Uganda: HIV-Positive Men Challenge Stigma: Ugandan Men Learn that Song, Laughter, and Drama Can Help People Overcome Stigma and Violence (April 2006)

"Men were hiding and allowing themselves to suffer in stigma," explained Ecegeri Bates Charles as he recalls how the group of HIV positive men started in a northern district in Uganda. Today, the Arua District Males Community Against HIV/AIDS (ADMACHA), supported by the U.S. President's Emergency Plan for AIDS Relief (PEPFAR/Emergency Plan), is helping to encourage male involvement in the fight against HIV/AIDS.

Even though some support groups for people living with HIV/AIDS existed in 2000 in Uganda, few men participated in these groups or acknowledged that they could be at risk for contracting HIV. In Uganda, HIV/AIDS is primarily spread through heterosexual sexual contact. Unfortunately, women are often blamed for the spread of the virus and subjected to abandonment and even violence as a result.

ADMACHA started as a small group of men who held meetings to encourage more HIV-positive men to disclose their HIV status. Members believed that when neighbors saw a group of men living with HIV together singing songs, joking and laughing, neighbors would realize that the men could live positively with HIV.

Today, members of ADMACHA are helping to encourage other men to become involved in the fight against the virus. Members give dramatic presentations featuring messages about HIV/AIDS at an antenatal clinic on Fridays, reaching out to husbands and male partners of women visiting the clinic. They discuss HIV with the men and with the pregnant women at the hospital, and often visiting the couples at their homes to further discuss the issue.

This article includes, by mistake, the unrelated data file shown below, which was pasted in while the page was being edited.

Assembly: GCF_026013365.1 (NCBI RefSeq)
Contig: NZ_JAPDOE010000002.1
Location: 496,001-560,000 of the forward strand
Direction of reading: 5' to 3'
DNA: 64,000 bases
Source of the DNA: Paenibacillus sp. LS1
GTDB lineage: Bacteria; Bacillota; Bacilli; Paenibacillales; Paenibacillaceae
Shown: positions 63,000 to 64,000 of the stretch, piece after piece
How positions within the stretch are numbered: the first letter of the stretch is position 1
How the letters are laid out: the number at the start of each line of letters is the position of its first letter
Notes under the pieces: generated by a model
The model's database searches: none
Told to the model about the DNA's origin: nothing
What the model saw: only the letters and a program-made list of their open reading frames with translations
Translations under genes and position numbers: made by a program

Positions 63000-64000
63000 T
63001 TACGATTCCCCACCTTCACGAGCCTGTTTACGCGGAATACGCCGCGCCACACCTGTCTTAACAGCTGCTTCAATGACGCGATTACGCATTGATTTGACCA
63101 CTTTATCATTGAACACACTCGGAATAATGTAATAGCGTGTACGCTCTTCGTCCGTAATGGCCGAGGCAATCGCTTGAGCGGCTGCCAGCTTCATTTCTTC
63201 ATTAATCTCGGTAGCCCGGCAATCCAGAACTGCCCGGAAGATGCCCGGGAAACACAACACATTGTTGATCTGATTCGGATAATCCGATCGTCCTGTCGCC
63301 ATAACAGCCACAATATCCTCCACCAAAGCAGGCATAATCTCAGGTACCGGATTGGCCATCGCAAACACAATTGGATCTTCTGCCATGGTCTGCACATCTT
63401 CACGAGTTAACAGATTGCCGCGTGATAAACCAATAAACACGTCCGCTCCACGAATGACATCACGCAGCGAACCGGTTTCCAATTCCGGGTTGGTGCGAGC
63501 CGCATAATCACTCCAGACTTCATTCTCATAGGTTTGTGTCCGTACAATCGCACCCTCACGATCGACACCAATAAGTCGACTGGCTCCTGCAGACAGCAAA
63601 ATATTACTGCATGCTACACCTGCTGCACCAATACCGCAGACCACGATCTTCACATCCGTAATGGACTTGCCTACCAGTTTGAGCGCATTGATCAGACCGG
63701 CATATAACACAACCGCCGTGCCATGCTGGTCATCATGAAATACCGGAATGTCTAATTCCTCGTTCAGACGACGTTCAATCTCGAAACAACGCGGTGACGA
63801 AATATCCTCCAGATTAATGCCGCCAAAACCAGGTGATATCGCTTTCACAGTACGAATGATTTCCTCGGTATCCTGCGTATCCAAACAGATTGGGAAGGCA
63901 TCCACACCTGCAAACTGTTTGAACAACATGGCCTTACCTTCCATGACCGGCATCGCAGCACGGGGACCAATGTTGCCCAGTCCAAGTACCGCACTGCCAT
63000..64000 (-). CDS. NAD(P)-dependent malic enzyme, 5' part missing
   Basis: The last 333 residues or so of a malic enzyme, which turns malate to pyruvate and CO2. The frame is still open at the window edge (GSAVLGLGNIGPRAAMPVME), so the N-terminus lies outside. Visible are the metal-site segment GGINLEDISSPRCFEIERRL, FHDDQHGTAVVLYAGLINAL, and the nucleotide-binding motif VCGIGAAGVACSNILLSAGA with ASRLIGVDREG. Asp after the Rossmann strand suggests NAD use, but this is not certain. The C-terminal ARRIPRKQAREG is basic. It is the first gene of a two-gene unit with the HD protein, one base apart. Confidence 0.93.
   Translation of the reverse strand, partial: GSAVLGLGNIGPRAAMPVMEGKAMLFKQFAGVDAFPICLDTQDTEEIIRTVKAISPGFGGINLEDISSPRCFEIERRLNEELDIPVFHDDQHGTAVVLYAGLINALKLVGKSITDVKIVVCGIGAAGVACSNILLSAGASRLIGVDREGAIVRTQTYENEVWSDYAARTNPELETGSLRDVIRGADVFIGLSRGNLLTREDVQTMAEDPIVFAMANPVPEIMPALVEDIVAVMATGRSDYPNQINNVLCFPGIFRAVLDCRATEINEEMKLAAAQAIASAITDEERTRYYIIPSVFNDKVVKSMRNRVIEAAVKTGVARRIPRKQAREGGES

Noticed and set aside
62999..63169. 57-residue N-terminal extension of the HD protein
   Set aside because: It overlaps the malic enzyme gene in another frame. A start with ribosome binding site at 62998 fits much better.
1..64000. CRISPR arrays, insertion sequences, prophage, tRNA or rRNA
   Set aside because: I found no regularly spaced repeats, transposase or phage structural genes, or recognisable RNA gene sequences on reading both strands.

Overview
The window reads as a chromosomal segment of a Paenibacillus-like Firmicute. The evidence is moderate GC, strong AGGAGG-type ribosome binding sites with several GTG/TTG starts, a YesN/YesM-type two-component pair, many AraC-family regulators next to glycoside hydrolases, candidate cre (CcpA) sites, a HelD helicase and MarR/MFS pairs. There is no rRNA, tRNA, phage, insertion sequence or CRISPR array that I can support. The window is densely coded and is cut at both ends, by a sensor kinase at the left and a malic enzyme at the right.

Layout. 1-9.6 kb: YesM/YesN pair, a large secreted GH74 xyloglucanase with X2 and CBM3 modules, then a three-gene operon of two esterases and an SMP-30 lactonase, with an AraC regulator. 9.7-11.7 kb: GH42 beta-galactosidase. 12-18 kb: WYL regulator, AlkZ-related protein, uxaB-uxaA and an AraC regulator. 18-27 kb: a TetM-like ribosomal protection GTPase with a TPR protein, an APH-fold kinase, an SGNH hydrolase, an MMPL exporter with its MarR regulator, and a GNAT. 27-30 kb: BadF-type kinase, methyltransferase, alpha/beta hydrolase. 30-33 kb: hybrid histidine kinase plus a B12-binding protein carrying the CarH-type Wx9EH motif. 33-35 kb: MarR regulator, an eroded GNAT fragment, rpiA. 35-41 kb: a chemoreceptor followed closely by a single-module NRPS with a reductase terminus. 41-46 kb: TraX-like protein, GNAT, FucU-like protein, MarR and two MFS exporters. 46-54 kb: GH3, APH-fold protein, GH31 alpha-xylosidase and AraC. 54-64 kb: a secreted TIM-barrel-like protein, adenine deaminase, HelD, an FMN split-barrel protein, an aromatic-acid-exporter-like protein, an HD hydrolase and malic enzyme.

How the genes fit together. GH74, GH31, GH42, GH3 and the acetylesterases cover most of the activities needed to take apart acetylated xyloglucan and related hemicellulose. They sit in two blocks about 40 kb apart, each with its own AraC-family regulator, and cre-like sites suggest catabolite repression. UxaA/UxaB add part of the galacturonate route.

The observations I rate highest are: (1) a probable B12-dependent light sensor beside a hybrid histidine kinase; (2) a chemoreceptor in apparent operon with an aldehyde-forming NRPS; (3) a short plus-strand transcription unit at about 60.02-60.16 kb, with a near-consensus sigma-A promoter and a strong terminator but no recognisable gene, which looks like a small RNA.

"If the man is threatening the woman at home or if there is even war at home, we try to intervene as men. It is our job to convince the man to find a more positive way of dealing with the situation," explains Ecegeri Bates Charles, Chairman of ADMACHA.

Additionally, the members of ADMACHA support one another. One member of ADMACHA, Edward, might have died if it were not for the group. After Edward had not attended meetings for two weeks, the men decided that he would be the recipient of their weekly home visit. They found him with no voice and sick with persistent diarrhea. Edward was ashamed for anyone to find him this way, so he had feared to ask for help. The group intervened to help out their friend. They cleaned him and the compound, and found money for transport to take him to the hospital for treatment.

"Wherever we go, we leave an impact," explains Ecegeri Bates Charles. Working together with support from the U.S. Government, members of ADMACHA are helping to turn the tide against HIV/AIDS.

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